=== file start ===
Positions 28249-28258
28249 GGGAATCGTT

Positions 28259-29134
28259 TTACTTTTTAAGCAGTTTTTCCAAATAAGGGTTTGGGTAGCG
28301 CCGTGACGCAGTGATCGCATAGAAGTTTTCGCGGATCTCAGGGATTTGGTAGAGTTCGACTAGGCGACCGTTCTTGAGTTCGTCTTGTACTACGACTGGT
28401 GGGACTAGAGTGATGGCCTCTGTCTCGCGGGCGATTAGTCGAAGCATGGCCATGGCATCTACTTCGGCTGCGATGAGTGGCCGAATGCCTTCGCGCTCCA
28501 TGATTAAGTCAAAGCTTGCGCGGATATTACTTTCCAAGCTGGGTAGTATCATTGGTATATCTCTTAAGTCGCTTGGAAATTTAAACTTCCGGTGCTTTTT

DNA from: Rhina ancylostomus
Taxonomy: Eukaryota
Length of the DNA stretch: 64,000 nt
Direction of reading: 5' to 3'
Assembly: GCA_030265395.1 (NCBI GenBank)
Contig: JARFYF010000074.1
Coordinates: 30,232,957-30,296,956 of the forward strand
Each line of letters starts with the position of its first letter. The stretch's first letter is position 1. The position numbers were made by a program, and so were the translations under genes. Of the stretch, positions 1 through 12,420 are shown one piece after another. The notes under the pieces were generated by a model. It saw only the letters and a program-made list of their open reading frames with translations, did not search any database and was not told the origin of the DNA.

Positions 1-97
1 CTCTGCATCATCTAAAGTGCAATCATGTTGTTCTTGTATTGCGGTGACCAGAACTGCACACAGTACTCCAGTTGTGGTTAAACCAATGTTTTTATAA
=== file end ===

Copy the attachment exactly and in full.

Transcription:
Positions 28249-28258
28249 GGGAATCGTT

Positions 28259-29134
28259 TTACTTTTTAAGCAGTTTTTCCAAATAAGGGTTTGGGTAGCG
28301 CCGTGACGCAGTGATCGCATAGAAGTTTTCGCGGATCTCAGGGATTTGGTAGAGTTCGACTAGGCGACCGTTCTTGAGTTCGTCTTGTACTACGACTGGT
28401 GGGACTAGAGTGATGGCCTCTGTCTCGCGGGCGATTAGTCGAAGCATGGCCATGGCATCTACTTCGGCTGCGATGAGTGGCCGAATGCCTTCGCGCTCCA
28501 TGATTAAGTCAAAGCTTGCGCGGATATTACTTTCCAAGCTGGGTAGTATCATTGGTATATCTCTTAAGTCGCTTGGAAATTTAAACTTCCGGTGCTTTTT

DNA from: Rhina ancylostomus
Taxonomy: Eukaryota
Length of the DNA stretch: 64,000 nt
Direction of reading: 5' to 3'
Assembly: GCA_030265395.1 (NCBI GenBank)
Contig: JARFYF010000074.1
Coordinates: 30,232,957-30,296,956 of the forward strand
Each line of letters starts with the position of its first letter. The stretch's first letter is position 1. The position numbers were made by a program, and so were the translations under genes. Of the stretch, positions 1 through 12,420 are shown one piece after another. The notes under the pieces were generated by a model. It saw only the letters and a program-made list of their open reading frames with translations, did not search any database and was not told the origin of the DNA.

Positions 1-97
1 CTCTGCATCATCTAAAGTGCAATCATGTTGTTCTTGTATTGCGGTGACCAGAACTGCACACAGTACTCCAGTTGTGGTTAAACCAATGTTTTTATAA